Since we actually need to win, let’s talk about win conditions. The Shielded by Faith combo is a must-include, a cheap two-card combo that we have a shot at digging it with our commander. Sigil of the Empty Throne is exactly the type of grindy permanent-producing win con that we’re looking for. On the other hand, Triumph of the Hordes lacks the permanent threat potential of other win cons, but can eliminate one problematic player much faster, giving us a nice balance of effects for immediate victory or for longer games.


The Mixture


Now let’s get one thing straight about this list and, to some extent, its archetype. Stax is pretty divisive among EDH’s community, with many people having negative feelings about it. As a social format, part of our goal is to adjust our decks according to our meta and games are only fun if everyone is enjoying them. Because of that, it might be better to ask how your playgroup feels about stax before playing it, so you don’t build something that will make people unhappy.

Since our commander can dig pretty deep for Auras, we’re also using Auras as our removal suite. Opting out of instant-speed interaction has the obvious downside of losing the flexibility of acting in response; however, our removal has the knee-capping potential of permanently locking an opponent out of their commander. Kenrith’s Transformation is an efficient removal that also cantrips, for instance, and Darksteel Mutation is a nasty card which can pretty much shut down someone’s commander, since it doesn’t allow the enchanted creature to be destroyed as collateral by board wipes.

Our card draw suite is mainly Enchantress effects, with some focus on those of the Kor Spiritdancer style, since they are cheaper. It’s usually not a good idea to only use these kinds of draw effects, and to diversify the card advantage suite a bit more, but our deck has a tendency of being able to recast the same enchantment multiple times, so I’m happy to lean into these abilities.


Methodology

Our priorities for an opening hand vary based on our opponents because some of our lock pieces are more effective than others. Normally, what we want to see is a form of mana acceleration and some source of disruption. Our commander is great at finding some more action, which can lead into more flexibility for what we keep in our opening hand.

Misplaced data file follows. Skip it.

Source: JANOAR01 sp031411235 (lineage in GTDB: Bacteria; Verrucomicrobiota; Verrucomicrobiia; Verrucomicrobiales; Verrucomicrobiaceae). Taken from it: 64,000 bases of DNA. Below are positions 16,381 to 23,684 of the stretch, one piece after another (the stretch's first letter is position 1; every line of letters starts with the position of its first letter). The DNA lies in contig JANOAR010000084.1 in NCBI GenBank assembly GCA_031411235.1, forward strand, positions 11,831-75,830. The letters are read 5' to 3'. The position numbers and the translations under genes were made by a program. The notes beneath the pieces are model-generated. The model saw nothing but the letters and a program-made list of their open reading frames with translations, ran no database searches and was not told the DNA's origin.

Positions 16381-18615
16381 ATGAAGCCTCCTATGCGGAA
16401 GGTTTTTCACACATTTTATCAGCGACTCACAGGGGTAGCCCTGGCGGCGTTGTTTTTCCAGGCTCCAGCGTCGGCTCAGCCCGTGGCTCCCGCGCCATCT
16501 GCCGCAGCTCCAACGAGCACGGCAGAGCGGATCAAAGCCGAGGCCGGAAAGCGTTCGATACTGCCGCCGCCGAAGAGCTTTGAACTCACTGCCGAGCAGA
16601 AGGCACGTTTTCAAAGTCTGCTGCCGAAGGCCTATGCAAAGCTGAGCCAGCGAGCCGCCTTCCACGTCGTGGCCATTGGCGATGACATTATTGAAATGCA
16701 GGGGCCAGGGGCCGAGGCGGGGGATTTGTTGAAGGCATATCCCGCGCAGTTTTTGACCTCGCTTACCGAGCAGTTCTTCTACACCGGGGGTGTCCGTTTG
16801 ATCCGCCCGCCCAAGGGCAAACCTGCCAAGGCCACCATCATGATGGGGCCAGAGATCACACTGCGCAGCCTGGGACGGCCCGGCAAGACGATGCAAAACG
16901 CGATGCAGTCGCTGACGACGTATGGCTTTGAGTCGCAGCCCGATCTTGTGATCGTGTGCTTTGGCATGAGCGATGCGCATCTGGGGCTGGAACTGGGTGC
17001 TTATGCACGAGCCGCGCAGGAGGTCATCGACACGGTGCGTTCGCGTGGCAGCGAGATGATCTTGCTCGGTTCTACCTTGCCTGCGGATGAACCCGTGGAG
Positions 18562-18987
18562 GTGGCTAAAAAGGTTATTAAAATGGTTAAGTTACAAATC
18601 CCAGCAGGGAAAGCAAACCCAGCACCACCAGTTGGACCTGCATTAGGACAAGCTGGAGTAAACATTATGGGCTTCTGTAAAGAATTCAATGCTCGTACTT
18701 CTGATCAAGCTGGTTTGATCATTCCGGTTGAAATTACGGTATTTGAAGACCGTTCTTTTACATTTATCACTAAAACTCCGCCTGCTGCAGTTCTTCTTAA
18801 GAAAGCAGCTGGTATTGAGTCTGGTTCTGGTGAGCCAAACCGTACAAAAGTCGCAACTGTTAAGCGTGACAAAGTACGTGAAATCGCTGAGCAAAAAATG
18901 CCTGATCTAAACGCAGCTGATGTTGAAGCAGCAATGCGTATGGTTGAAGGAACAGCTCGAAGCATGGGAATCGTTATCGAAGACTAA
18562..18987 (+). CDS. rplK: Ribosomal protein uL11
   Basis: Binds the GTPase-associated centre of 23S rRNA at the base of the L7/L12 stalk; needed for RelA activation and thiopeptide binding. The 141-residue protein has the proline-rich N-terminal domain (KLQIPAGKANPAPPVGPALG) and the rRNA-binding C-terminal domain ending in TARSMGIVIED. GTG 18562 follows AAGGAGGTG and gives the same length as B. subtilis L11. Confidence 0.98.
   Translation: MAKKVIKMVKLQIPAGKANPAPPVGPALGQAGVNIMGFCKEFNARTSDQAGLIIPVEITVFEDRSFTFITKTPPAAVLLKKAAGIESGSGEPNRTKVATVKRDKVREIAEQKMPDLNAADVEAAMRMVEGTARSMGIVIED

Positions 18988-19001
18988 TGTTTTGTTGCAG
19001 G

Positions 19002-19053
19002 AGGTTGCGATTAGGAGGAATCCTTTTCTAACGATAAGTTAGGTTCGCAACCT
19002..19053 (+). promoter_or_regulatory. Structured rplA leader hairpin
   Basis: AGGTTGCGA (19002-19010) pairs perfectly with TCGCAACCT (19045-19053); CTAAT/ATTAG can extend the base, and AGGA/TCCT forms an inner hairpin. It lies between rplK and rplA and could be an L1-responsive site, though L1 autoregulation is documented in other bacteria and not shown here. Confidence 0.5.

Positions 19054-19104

In the early game our priority is to accelerate to either put down a stax piece or to start putting out Soldiers with Siona. A good early game is crucial to keep the rest of the table in check, but we always have to keep in mind that we need to be ahead on board before playing things like Winter Orb.

By the mid game we should start layering down our disruption by playing multiple pieces that lock other players down. This is really crucial if we want to actually stop our opponents instead of just slowly annoying them. Another key aspect that we must not forget is the free damage that we can dish out with our tokens, especially when blocking might mean that we get back one of our Rancor-type of Auras.

In the late game we should have found the combo, or even just ground people out with our tokens. Otherwise our deck will start to be out-scaled pretty quickly. Luckily for us, this is where the more explosive cards like Shielded By Faith or even Triumph of the Hordes come in handy.


Epic Results

Like I said before, there are plenty of ways to lock the game out, and there are many things to take into consideration, such as power level and environment. So if you want to take this deck and adapt it, there’s plenty of opportunity to do so! For instance, one could capitalize on the tokens with effects like Cryptolith Rite and even Glare of Subdual.

That’s it for this Epic Experiment! What do you think about this list? Do you have any questions about the deck? Which cards did you like? Which didn’t you? Was the Epic Experiment a success? Please let me know in the comments below!

Bernardo has been playing(on and off) since portal and somehow manage to survive mirrodin block while being a total casual(beast tribal ftw?). He loves all the shades of blue and being the one saying "nope", while holding a full grip of cards in hand.